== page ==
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Can Your Voice Be Right For Every
Job? A Voice Chameleon Says 'Yes'
September 25, 2014

By Gary Terzza
Voice Talent and Coach (UK)

Are you trying to fit your voice into all auditions? If so, you could be scuppering your chances of getting more voice over work.

Spreading yourself too thinly - becoming a voice over chameleon - is not a good idea.

What exactly is a voice over chameleon? Put simply, it is a voice talent who tries to do everything. They assume their voice is adaptable enough to attempt innumerable styles and appear to have no awareness about the sound their vocal cords make - nor of their own limitations.


For example ...

If a voice over chameleon with a light youngish voice spies a job that requires a 'Morgan Freeman style delivery' he goes for it, maybe because he once did an impression of the actor at a party! He tries forcing his larynx down to his boots and pumping up his chest to achieve the bass notes required. He fails of course, because he sounds like he is 'putting on a voice'. 

Another chameleon sees a voice over project for a high-paying commercial. The age range is specified as 'young mum, 30s'. What the heck, she may be in her late 50s and sound great at being a favorite aunt or kindly grandmother, but she needs the money, so why not give it a try? Needless to say, the client is unimpressed - it was not what was asked for in the brief and our delusional opportunist has done herself no favors at all.

Both chameleons have wasted their time AND their client's.


Having a good, solid notion of what you sound like is so important in voice overs.

How do you describe your voice? Husky, smooth, light or deep, perhaps?

Maybe you have a very specific vocal sound, or you might not even know how to give yourself a voice description. If that is the case, you should start now because you need to be confident about what you are offering.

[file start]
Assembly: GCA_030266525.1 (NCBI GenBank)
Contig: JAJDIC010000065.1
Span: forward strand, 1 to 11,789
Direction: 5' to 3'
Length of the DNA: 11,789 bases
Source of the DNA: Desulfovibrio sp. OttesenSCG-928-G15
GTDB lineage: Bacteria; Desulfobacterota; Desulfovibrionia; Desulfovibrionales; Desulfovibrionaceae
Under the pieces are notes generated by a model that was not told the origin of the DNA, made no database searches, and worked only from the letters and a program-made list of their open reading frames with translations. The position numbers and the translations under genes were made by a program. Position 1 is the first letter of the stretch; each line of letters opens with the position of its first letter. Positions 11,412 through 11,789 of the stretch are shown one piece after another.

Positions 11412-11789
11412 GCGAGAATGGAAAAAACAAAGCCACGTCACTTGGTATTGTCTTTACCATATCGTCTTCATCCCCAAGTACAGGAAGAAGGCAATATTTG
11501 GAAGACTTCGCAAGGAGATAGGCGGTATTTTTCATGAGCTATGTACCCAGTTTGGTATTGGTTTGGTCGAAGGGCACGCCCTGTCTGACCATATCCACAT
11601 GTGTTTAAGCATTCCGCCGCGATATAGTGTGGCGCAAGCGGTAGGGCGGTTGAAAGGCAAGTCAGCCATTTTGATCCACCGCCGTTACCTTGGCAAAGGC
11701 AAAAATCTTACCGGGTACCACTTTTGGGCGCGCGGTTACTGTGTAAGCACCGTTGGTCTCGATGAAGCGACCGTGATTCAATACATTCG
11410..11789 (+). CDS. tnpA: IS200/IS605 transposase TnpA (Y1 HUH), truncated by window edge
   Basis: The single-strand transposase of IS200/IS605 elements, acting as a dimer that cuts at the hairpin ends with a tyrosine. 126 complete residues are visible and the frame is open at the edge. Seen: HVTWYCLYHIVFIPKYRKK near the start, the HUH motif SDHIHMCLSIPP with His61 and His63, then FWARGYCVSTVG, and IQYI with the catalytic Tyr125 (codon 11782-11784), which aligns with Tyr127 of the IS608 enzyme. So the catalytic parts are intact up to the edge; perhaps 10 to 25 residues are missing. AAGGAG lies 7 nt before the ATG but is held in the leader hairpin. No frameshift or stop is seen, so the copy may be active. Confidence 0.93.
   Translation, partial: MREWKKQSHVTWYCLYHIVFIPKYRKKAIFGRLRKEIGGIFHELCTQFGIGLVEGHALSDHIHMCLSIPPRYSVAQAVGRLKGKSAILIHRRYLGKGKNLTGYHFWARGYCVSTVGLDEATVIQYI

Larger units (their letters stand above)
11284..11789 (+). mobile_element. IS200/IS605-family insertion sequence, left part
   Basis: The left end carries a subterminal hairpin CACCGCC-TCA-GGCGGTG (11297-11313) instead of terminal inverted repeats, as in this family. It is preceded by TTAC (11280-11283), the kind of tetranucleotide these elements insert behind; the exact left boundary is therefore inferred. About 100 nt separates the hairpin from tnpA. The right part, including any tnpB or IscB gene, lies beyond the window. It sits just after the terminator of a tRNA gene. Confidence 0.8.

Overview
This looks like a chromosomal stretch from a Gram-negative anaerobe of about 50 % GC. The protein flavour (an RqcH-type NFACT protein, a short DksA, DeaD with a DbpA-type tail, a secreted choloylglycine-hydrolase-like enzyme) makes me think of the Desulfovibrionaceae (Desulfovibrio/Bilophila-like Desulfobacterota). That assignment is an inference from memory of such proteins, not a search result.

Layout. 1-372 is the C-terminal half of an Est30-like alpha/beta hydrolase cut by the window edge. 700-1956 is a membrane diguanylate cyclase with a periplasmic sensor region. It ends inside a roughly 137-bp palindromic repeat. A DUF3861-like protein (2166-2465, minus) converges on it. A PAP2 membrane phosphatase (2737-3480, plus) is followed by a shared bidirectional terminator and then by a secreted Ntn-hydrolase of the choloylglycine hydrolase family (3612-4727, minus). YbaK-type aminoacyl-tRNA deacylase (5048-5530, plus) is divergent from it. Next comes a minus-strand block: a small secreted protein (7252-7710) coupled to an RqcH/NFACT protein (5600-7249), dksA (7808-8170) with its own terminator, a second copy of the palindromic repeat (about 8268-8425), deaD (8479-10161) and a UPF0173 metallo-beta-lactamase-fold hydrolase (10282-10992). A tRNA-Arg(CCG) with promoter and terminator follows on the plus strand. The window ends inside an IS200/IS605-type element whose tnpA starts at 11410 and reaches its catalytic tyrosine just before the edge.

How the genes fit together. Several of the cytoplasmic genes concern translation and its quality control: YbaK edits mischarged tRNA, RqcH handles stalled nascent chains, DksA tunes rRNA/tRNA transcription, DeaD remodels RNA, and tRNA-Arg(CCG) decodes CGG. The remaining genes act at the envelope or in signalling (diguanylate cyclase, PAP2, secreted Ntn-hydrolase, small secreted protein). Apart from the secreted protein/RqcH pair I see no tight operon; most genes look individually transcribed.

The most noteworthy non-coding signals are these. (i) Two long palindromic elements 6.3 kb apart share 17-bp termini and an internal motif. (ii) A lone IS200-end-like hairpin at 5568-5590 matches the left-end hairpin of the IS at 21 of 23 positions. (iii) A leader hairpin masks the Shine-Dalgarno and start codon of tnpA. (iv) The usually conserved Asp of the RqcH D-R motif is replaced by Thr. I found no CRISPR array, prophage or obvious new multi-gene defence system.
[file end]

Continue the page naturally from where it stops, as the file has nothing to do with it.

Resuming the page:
But wait - the voice over chameleon has a misguided view of their abilities and sound. He may know how to describe his voice, but has a misplaced view on his competence.


Of course there will be people who say 'hang on a minute, a voice actor has to change her delivery to reflect the mood of a piece.'

Indeed she does, but that does not mean every voice over job is going to be suitable for her.

If a director or producer asks you to add more energy and drama to a read, then that is what you have to do. You can't deliver every script in the same way.

However, that does not mean auditioning for jobs that are way out of your comfort zone.
Gary Terzza is a UK voice over coach based in London. He is also a long established voice over artist with a client list that includes Channel 4, BBC, ITV, Pepsi-Cola, Symantec, BAE Systems and Hitachi.


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Comments (1)
Debby Barnes
9/25/2014 at 4:24 AM
Another healthy + helpful reminder, GT. Staying in one's 'wheelhouse' is key. We can't be all things to all people,(...a VO "Gumby", as I call it.) even though we'd like to be.
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